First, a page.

The gains made from creating a formal banking system to foster inclusion for persons within the informal sector is likely to be eroded by the new levy.
Retail transactions that require e-payment methods could experience sharp decline in the coming year. This will be in contravention of the government’s promise to create a cashless economy.
The reversal of Benchmark Values by 50 per cent on selected general goods and 30 per cent discount on vehicles will likely reduce the competitiveness of Ghana’s port.
The high import duty is not the only component making Ghana’s port uncompetitive. Government should review all other cost components at the port to make Ghana’s port competitive among the ports in the sub-region.
In the short-term, prices of imported goods will increase steadily. On the other hand, the government should be committed to import substitution industrialisation, which is the surest way to grow the economy.
The reduction of withholding tax on sale of unprocessed gold by small-scale miners from three per cent to 1.5 per cent will positively impact the industry and to a large extent help to curtail the smuggling of gold.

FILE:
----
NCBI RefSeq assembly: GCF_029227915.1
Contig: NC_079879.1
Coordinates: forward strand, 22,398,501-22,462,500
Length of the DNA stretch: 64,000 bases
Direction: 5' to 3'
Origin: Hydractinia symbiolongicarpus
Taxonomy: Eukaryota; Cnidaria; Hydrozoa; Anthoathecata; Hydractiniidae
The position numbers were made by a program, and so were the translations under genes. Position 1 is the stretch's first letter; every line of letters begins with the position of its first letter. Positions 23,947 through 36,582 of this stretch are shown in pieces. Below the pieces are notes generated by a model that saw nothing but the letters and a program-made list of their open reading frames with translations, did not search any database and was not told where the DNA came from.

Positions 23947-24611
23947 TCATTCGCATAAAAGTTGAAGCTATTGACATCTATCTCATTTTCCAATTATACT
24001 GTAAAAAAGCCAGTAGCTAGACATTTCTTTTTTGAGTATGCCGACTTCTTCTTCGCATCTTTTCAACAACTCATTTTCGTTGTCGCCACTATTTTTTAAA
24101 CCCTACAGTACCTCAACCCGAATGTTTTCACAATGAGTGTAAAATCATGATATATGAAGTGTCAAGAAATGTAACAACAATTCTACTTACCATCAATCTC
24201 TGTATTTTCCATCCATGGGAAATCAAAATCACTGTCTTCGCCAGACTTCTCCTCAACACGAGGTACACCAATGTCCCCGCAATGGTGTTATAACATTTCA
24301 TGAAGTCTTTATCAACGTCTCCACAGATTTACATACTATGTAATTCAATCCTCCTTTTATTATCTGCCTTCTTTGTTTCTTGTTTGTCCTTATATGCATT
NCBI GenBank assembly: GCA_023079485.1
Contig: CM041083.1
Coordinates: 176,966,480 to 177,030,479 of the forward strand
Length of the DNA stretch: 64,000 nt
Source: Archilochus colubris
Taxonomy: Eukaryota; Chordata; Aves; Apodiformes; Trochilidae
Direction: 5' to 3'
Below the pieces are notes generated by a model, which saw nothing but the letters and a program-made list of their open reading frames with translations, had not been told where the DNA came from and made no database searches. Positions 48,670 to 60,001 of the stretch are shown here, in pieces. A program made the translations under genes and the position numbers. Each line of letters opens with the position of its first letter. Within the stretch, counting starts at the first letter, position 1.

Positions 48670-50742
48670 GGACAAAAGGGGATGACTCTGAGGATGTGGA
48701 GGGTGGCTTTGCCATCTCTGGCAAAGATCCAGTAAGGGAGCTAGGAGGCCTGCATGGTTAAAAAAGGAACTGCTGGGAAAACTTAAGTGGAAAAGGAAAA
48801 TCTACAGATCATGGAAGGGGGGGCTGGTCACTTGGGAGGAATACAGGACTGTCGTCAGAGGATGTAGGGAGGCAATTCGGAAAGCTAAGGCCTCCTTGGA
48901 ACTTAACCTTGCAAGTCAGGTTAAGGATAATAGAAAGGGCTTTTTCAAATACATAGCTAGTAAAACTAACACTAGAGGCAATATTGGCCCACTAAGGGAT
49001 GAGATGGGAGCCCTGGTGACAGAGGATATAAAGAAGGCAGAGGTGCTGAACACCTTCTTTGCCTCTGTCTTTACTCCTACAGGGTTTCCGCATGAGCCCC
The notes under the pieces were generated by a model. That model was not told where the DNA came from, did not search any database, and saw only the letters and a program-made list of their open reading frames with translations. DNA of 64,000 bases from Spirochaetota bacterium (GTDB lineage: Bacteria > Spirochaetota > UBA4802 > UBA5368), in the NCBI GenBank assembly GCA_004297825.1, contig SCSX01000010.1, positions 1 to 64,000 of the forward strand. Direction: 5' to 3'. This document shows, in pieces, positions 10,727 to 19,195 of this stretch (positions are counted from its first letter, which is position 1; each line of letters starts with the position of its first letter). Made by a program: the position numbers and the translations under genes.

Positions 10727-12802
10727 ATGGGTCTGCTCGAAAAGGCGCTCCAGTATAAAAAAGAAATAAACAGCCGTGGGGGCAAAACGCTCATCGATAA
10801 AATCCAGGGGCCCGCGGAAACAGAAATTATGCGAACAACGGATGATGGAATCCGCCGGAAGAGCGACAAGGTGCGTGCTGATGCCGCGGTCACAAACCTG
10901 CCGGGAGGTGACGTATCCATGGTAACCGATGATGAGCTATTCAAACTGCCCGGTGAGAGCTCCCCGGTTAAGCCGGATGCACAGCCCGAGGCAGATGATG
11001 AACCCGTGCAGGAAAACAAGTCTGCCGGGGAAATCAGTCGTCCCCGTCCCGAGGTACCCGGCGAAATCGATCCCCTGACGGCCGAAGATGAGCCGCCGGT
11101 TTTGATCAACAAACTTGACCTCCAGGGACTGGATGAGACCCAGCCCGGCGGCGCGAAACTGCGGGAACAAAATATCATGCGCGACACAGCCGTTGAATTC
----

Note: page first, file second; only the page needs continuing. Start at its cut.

Government in an effort to reduce travel time and vehicular traffic on roads has removed road tolls.
It will, however, compensate for the loss in revenue through an imposition of e-levy of 1.75 per cent on electronic transitions, in respect of which I have already shared my observations.
It is commendable government’s quest to support youth entrepreneurs with up to GH¢10 billion together with its partners in the medium term.
As trading under the African Continental Free Trade Area (AfCFTA) progresses steadily, youth entrepreneurs can take advantage of the market size of 1.2 billion people with a combined GDP of US $ 2.5 trillion.
The 2022 budget attempts to resolve the structural problem of widening the tax net but there remains a lot of work to be done in this area.
Rationalisation is a prudent option to reduce budget deficit and high public debt. Going forward, broader stakeholder consultations are needed in the future before arriving at policy options.